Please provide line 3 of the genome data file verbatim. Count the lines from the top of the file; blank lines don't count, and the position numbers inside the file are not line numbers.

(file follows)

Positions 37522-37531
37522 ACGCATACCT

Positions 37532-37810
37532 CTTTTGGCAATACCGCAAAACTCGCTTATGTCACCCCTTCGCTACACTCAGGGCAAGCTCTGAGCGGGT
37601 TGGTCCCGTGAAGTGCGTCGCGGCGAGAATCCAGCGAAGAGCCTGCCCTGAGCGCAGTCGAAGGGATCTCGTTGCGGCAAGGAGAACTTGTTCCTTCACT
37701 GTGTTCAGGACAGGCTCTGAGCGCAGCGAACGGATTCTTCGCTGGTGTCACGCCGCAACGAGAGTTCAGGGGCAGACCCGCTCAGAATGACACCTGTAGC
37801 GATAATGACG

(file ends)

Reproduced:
Positions 37532-37810